Drinking: Fennel tea with apple cider vinegar
It's 7.23 and today I woke much too early at 4:47. I was probably asleep at 23:40 at the earliest so the best I could have gotten was 5 hours sleep. I could feel it in my eyes not too long ago. They were still yearning for sleep but my mind and body wouldn't let them. As my internet was still blocked until 8am, I whiled the time away reading a novel.
The novel in question was a book by Laurie Page called Warrior's Woman. I'm embarrassed to say I read it as it's a romance novel. I picked it up from one of those free bookshelves around town that was outside the local church. The main reason why I picked it up was because I wanted a healthy alternative to porn. I figured that erotica has got to be a lot better for me and my brain in comparison to the mile a minute of plot, 20 starlets to a page, 3 minutes a video from hello to finishing standard porn site of today. It's what I ate throughout my adolescence. And for a while it sated me. But now I want a real woman. And in preparation I chose to let porn go. I'm still afraid of saying such statements with finality out of fear of regression.
The book was good. It was better than good. It touched my soul in a way that I never expected. It was about a young man of 28, half Native American and half European, upon his father's death he had learnt that half of the family ranch was now his. At 18, he went to the ranch seeking love and acceptance from his father. In its stead, he received a beating from his half brother and friends. No longer the boy, he now sought revenge against the family that spurned him. He wanted to show his steadfastness. That he won't be cowed and will take what is rightfully his. During reconnaissance, he learnt of a woman that was part of the family. Soon thereafter, she stumbled across his camp in the nearby woods. They broke bread together, both knowing who the other was.
After this, they were drawn to each other. Circling the other, the distance ever decreasing. Complications arose. The half brother howled with anguish; expressed it as rage at the outsider. Whilst the seasons changed and wrought change, the men and women sought new footing. Hurt people hurt people. Things came to a head. And settled. Fear washed away with the acceptance of love. Dawn came anew.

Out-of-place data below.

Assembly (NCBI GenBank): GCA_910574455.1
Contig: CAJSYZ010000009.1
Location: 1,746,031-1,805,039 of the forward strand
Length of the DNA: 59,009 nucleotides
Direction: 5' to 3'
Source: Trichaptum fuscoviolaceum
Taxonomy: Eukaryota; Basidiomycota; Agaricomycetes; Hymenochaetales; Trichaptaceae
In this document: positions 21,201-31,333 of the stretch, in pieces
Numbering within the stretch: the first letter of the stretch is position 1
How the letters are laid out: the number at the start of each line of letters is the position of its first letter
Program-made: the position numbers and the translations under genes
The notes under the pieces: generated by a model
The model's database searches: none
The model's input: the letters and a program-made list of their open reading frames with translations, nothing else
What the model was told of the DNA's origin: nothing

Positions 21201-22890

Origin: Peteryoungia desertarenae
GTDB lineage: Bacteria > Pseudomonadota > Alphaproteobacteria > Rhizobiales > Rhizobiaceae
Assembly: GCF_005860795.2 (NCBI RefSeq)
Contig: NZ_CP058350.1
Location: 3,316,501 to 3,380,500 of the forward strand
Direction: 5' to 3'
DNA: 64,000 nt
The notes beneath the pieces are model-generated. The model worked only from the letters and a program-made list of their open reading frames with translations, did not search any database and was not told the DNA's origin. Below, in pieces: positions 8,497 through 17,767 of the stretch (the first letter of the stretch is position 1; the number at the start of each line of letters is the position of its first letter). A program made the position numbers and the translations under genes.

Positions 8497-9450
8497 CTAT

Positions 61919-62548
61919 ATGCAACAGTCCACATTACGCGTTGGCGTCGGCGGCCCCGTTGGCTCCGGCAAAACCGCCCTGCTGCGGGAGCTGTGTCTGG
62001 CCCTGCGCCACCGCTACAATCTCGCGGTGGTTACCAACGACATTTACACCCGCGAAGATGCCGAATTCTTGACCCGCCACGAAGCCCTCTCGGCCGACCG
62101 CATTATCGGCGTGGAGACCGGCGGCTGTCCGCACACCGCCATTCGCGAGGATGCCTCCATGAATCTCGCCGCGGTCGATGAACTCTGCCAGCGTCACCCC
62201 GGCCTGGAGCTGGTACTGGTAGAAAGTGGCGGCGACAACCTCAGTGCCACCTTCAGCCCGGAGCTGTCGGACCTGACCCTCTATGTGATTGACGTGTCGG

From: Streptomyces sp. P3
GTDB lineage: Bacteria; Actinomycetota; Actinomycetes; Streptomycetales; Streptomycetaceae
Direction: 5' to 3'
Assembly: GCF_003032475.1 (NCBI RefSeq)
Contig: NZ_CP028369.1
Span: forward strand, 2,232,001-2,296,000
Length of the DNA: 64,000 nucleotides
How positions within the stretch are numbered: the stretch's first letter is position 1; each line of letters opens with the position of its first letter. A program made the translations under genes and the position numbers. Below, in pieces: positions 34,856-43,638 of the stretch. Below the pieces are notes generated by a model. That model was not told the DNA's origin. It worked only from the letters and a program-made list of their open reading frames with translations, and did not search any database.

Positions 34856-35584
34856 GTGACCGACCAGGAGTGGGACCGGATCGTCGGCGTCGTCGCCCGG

The book was a remarkably quick read. I read it within 4 or 5 days. The quickest I've read a book in years. It was shocking to me how much the characters spoke to me. One in particular was the main character. The fear and anger which defined him were easy to recognise within myself. I do wonder what I would have done in his stead. Likely very little would have remained and the book would have been a damn sight shorter. Nonetheless, I could see myself within their world. I gained a new respect for it. That of raising horses and ranch life in general. I can certainly see myself romanticising it unhealthily. One facet that drew me in was that I had already trod ground in the same places as the characters. They travelled to Reno for a trade show. It was surreal and intoxicating to see that dank and miserable city in a new light, full of life, hope and agency.
Today, I am to drive with my father back to London. The drive will be short, but it will be exhausting as I woke too early. I should have a nap, but I'm too wound up about future prospects. I'm excited for the break and it shall be well deserved. However I am afraid of taking too many projects upon myself. I should plan my time a bit to get a handle on it better. A large part of it should be dedicated to doing nothing. That will be hard, but important. My burn out serves nobody.
I'm here for a good and a long time.